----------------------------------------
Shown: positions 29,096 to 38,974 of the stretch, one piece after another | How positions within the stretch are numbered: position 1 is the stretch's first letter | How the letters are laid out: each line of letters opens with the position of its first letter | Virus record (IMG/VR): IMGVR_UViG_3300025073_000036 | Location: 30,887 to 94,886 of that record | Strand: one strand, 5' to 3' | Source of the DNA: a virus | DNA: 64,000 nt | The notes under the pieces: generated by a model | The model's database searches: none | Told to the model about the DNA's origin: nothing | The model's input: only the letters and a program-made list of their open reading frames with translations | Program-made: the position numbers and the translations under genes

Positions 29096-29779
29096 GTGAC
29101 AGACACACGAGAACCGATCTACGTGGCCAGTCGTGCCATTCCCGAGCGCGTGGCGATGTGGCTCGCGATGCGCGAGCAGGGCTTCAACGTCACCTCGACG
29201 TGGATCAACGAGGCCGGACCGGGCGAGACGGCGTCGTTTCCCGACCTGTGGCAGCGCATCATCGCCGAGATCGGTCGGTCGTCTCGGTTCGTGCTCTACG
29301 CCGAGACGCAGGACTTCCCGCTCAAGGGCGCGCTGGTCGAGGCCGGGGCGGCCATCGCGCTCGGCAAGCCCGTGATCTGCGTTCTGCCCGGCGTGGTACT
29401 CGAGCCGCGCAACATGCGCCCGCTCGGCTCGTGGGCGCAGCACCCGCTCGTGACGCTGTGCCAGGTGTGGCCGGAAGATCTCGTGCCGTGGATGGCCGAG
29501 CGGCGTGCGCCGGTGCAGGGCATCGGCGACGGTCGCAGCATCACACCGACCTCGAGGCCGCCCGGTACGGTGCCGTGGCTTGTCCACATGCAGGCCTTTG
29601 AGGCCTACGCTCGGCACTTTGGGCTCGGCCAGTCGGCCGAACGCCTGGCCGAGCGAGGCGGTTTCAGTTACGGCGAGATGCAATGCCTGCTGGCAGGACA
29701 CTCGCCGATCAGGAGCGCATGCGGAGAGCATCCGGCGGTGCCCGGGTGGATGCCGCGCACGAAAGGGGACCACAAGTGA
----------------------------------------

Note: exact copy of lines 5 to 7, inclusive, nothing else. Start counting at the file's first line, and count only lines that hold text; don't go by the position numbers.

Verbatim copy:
29201 TGGATCAACGAGGCCGGACCGGGCGAGACGGCGTCGTTTCCCGACCTGTGGCAGCGCATCATCGCCGAGATCGGTCGGTCGTCTCGGTTCGTGCTCTACG
29301 CCGAGACGCAGGACTTCCCGCTCAAGGGCGCGCTGGTCGAGGCCGGGGCGGCCATCGCGCTCGGCAAGCCCGTGATCTGCGTTCTGCCCGGCGTGGTACT
29401 CGAGCCGCGCAACATGCGCCCGCTCGGCTCGTGGGCGCAGCACCCGCTCGTGACGCTGTGCCAGGTGTGGCCGGAAGATCTCGTGCCGTGGATGGCCGAG